Average 2015 Speed: 86.3 mph

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Opposing hitters made contact with Bumgarner’s sliders on 71 percent of swings last year, by far the best mark of the southpaw’s career.

#18. Max Scherzer’s Fastball

Combined 2015-16 PITCHf/x Value: 18.5
2015 Value: 20.7
Average 2015 Speed: 94.1 mph

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Scherzer’s fastball was the best it’s ever been last season, generating swings and misses 13 percent of the time.

#17. Clayton Kershaw’s Curveball

Combined 2015-16 PITCHf/x Value: 19.3
2015 Value: 17.2
Average 2015 Speed: 73.5 mph

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Kershaw’s curve is the stuff of legend. It’s nearly 20 mph slower than his fastball (which we’ll get to in a bit), and induced hitters into swings and misses a career-high 19 percent of the time in 2015.

#16. Cole Hamels’ Changeup

Combined 2015-16 PITCHf/x Value: 19.3
2015 Value: 17.5
Average 2015 Speed: 84.3 mph

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Long regarded as one of the game’s best off-speed pitches, Hamels’ changeup has induced a career-low 53 percent contact rate from hitters thus far in 2016.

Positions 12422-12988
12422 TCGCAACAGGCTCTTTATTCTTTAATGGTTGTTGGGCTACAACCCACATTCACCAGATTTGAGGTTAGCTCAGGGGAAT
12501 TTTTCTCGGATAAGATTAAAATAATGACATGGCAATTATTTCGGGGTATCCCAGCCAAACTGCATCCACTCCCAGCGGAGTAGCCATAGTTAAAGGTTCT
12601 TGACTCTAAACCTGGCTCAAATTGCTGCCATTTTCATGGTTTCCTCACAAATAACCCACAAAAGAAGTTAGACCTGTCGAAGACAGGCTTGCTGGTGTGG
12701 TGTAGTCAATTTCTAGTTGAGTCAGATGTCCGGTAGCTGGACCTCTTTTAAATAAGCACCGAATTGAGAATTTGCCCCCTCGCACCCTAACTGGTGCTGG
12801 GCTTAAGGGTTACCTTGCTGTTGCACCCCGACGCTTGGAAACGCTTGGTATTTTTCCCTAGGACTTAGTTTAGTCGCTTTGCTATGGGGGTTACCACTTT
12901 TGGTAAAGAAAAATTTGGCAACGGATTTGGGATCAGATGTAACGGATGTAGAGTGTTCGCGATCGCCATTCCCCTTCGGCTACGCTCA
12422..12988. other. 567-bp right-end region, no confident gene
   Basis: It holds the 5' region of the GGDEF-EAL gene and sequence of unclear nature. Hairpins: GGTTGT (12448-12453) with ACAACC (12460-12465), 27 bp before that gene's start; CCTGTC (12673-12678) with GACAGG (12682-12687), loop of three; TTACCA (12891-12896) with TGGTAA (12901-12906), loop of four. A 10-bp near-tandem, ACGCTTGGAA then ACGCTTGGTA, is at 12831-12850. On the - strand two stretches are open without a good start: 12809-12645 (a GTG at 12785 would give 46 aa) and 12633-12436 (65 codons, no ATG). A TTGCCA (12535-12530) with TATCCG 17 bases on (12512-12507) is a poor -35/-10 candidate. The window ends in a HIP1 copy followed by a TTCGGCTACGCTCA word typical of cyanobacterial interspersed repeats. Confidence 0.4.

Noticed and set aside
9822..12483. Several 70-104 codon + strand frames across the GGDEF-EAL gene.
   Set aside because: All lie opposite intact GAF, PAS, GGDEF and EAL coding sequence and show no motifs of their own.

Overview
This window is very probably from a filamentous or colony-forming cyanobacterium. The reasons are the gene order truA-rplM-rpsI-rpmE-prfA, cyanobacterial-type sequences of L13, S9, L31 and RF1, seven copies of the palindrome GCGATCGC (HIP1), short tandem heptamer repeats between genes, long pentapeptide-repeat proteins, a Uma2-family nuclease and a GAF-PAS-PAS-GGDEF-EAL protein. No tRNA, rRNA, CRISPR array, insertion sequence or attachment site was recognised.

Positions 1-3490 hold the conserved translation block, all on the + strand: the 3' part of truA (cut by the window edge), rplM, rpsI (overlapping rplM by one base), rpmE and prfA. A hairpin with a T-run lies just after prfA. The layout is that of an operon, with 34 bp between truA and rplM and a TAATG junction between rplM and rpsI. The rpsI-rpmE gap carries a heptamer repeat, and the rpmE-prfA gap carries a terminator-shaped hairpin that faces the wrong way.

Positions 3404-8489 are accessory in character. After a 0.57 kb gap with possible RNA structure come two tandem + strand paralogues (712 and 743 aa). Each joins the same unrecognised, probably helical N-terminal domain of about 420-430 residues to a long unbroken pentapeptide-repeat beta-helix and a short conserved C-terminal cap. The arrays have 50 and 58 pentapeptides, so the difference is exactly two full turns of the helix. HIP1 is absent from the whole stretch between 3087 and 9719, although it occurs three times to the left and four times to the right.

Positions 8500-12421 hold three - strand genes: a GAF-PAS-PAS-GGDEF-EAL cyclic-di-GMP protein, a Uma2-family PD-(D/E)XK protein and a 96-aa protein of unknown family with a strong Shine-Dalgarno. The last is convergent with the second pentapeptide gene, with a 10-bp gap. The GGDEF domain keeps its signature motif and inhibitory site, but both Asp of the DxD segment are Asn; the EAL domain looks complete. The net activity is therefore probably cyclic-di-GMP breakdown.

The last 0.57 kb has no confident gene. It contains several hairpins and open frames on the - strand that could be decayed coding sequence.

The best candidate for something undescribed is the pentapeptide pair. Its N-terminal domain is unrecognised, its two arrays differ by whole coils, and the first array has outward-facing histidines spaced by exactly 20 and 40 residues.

#15. Corey Kluber’s Slider

Combined 2015-16 PITCHf/x Value: 19.8
2015 Value: 16.9
Average 2015 Speed: 88.6 mph

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Kluber’s slider generated even more swinging strikes in 2015 (21 percent) than it did during the right-hander’s Cy Young campaign in 2014 (18 percent).

#14. Zack Greinke’s Changeup

Combined 2015-16 PITCHf/x Value: 20.1
2015 Value: 20.9
Average 2015 Speed: 88.2 mph

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The most valuable of Greinke’s three pitches to appear on this list, his changeup was also the best in the Majors last year. Greinke threw it a career high 19 percent of the time while recording a sparkling 1.66 ERA.